Pain and its Purpose

April 9, 2011

There are people who can’t feel pain. Not emotional pain, but physical pain. Those who have been diagnosed with the extremely rare genetic disorder (there are only 17 people diagnosed in the U.S.), congenital insensitivity to pain with anhidrosis (CIPA), have lost their use of sensory perception to touch. It sounds like an enormous blessing: to never feel pain, to never feel the hurt of everything from a skinned knee to a serious injury. But as any parent of a child with CIPA will tell you, the disorder is a nightmare.

Pain has a purpose. You learn through experience to avoid burning yourself, to go indoors when you feel too hot, or that falling on a gravel road is painful. These children can’t learn that because they can’t feel pain. One of the early warning signs that a child has CIPA is that when they begin teething, unable to feel pain and wanting to gnaw on everything in sight, they will gnaw through their fingers and tongue.

When it comes to emotional pain we all wish it was something we could escape from. We all wish that we could be immune to the hurt of a lost friendship, a lost loved one or any number of things in this world that cause us serious emotional pain. But pain has its purpose. Pain is a warning sign that something is wrong. We learn through pain to avoid dangerous and hurtful situations. Pain is often the result of an unexpected event: the loss of a loved one, a life-altering accident or any number of traumatic events. It is in the midst of these moments that a relationship with God may be tested and strengthened as a result or abandoned altogether. It is the difficult questions that arise out of these experiences that can cause real growth to occur.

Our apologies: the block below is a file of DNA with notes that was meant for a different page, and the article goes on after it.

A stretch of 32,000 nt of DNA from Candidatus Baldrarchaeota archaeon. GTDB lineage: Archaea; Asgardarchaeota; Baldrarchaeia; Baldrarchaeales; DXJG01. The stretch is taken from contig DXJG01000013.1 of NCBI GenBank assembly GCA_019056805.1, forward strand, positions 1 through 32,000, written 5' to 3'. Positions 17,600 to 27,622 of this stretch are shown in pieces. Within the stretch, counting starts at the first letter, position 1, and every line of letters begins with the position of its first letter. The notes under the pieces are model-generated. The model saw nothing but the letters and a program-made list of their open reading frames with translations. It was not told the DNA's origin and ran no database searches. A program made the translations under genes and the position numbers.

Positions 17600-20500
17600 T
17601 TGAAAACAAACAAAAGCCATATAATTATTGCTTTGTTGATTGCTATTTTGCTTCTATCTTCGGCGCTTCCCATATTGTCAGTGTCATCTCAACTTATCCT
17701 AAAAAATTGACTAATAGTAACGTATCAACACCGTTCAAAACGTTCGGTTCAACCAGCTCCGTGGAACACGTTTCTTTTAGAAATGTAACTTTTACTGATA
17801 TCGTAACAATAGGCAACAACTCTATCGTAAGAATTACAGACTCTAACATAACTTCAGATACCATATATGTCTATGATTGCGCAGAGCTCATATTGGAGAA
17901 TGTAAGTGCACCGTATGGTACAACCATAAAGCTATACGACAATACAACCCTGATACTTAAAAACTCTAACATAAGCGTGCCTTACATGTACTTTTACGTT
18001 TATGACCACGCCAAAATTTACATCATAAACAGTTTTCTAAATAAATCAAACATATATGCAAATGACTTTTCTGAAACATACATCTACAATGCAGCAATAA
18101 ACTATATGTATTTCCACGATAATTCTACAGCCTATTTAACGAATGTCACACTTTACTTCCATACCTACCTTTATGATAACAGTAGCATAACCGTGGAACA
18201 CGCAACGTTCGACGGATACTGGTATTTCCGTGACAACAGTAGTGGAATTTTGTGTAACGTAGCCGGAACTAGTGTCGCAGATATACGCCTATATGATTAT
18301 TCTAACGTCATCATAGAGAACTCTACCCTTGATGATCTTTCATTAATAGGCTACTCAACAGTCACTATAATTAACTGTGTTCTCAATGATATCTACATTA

Strength training and building endurance are what builds muscles. The pain felt in the muscles means that, in a few days, the tears will begin to rebuild and grow stronger. The heart is one of the hardest working muscles in the body and, in the same way, it grows stronger after enduring pain. Few people would understand this better than the late Pope John Paul II who, after spending his teenage years in Nazi-occupied Poland, lost his father, mother and brother before the age of 20. The late Pope credits the death of his father with his decision to enter seminary.

C.S. Lewis explored many of the difficult questions that arise when questioning the purpose of pain. In A Grief Observed Lewis lamented that, “(Man) has to be knocked silly before he comes to his senses. Only torture will bring out the truth. Only under torture does he discover it himself.” It is in grappling with the difficulties of pain that we might discover the true test of our faith.

Pain has a purpose. It warns us against dangerous situations and causes us to realize we have lost something valuable. Working through deep loss causes us to seriously question our relationship with our Creator and may lead us to a better understanding. Pain has a purpose. And it is when you don’t feel pain that you know something is truly wrong.

 

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